Today, most start-ups in India are looking to prune their workforce and cut down expenditure to weather the funding crisis that has struck the industry hard. Industry estimates suggest more than 7,000 people have already lost their jobs in the ecosystem with many more staring at an uncertain future.
Against this backdrop, there is one set of start-ups that stands in stark contrast—the gaming start-ups where there are jobs aplenty and founders are constantly scouting for talent. The space, however, is plagued with a serious perennial issue of its own: talent crunch.
This crunch also comes at a time when companies had only started to grasp the massive opportunity and potential for gaming in the country. The segment grew by leaps and bounds during the pandemic both in India and globally. An increase in the number of wireless internet users, growing smartphone base and changes in perception of gaming as a means of entertainment have only fuelled the sector’s growth.
The numbers are just as impressive. With 420 million casual online gamers, India is second only to China. The Indian online gaming sector reached $1.03 billion in 2020, a growth of ~17.3 per cent from $543 million in 2016. With its current trajectory, it is expected to reach $2 billion by 2023 in terms of rake fees earned, found an EY-All India Gaming Federation (AIGF) report titled Online gaming in India – The GST conundrum. In June 2021, KPMG described India as among the world’s fastest-growing gaming markets, highlighting the industry’s future potential. Add to that the 400-odd start-ups present in the sector and you know the sector is on fire. The problem, however, is that the country does not have enough talent to keep it burning.
With most companies ramping up operations because of the expansion in the sector, the demand for game developers, game designers, front-end and back-end engineers, product managers, 3D modelers, character animation experts and those with experience in game logic and graphic design has risen significantly.
While there has been innovation on the product side, the industry certainly faces a talent crunch as far as game development and related skills are concerned, says Roland Landers, CEO, AIGF. “Evolution is happening on the technology side which is throwing up demand for fresh talent, particularly in the areas of live editing, production and post production. With more than 200-300 game development companies now in India, the demand for the right talent will only shoot further,” he says.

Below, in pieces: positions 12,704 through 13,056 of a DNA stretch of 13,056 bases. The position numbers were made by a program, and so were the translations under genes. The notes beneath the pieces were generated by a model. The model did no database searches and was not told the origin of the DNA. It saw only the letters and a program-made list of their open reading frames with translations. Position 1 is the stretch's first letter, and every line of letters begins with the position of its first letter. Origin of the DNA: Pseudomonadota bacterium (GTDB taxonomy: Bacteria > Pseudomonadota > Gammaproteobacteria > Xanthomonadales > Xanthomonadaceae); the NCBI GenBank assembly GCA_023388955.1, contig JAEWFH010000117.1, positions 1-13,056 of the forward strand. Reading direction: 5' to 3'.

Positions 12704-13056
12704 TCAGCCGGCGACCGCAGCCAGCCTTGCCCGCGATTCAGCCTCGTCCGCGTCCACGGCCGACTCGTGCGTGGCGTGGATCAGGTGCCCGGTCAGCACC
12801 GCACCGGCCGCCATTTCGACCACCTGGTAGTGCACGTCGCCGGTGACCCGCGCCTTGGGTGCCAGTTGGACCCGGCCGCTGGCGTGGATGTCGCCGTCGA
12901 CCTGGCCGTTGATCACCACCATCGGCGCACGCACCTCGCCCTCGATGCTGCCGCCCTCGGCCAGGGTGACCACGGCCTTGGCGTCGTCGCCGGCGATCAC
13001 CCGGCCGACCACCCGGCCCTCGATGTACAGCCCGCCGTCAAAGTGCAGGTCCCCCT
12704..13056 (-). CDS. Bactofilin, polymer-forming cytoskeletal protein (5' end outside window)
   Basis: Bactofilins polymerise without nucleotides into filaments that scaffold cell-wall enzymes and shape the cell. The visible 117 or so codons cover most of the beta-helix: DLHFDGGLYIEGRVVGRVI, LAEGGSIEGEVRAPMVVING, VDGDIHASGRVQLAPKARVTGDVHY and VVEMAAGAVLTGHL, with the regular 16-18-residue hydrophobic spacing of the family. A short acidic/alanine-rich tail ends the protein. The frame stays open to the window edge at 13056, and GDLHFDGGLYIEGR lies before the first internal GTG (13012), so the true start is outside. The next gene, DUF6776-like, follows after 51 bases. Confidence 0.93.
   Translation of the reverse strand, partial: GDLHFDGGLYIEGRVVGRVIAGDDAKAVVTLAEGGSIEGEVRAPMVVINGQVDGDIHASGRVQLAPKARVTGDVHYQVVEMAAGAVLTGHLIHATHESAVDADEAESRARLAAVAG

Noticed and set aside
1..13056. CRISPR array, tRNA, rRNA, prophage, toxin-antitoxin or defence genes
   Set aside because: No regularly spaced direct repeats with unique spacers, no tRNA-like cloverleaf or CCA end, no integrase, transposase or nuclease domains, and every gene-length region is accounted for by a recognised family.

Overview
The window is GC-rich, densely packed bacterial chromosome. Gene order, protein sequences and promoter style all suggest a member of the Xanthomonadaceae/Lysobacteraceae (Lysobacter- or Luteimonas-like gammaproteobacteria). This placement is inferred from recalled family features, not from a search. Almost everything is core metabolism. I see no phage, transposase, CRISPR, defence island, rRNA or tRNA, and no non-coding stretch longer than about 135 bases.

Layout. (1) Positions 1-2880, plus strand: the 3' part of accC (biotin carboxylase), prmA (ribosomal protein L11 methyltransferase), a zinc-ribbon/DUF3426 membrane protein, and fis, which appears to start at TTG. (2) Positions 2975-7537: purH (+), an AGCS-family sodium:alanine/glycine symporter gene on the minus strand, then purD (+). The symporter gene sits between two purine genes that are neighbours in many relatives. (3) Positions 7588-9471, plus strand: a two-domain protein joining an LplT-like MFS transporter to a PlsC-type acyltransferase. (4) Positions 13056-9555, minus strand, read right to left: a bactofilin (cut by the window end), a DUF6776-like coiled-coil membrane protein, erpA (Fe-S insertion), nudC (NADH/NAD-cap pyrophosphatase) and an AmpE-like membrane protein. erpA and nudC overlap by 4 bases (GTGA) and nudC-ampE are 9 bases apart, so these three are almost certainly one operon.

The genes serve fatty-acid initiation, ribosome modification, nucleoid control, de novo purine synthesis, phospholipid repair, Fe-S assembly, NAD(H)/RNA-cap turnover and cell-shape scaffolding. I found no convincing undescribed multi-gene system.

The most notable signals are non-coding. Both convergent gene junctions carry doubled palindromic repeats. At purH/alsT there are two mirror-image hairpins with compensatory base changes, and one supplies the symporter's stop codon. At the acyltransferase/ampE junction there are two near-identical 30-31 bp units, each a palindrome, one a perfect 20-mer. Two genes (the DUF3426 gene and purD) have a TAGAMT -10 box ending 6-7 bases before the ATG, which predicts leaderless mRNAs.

Metaverse, one of the biggest buzzwords in today’s parlance, has added another layer of complexity. Gaming has emerged as one of metaverse’s most significant use cases. The same was confirmed by Microsoft chairman and CEO Satya Nadella when he said, “Gaming is the most dynamic and exciting category in entertainment across all platforms today and will play a key role in the development of metaverse platforms,” while announcing the tech major’s plan to acquire game publisher Activision Blizzard for $68.7 billion. The popularity of Roblox, a gaming platform for kids, only confirms the potential of gaming in the metaverse. However, metaverse involves advanced technologies such as augmented reality, virtual reality and 3D, making it more difficult to find relevant talent.
Underlining the talent problem, Saurabh Gupta, co-founder, Tamasha.live, a platform building a next-generation gaming metaverse, says, “India’s gaming industry is still in its early stages with most of the action happening in the last four-five years. So, there is a very limited pool of senior gaming talent.”
Remuneration could be another drawback, feels Murali Reddy, co-founder and COO, Bullieverse, an open fantasy metaverse built specially for blockchain-based gamers and creators. “One thing is to find resources on the gaming side while the other is to find Web3 (third installment of the internet) resources. Apart from developers in the gaming industry, other skills such as level design, 3D character modeling, etc. do not attract great remuneration. So, not many choose to take up that work,” he says.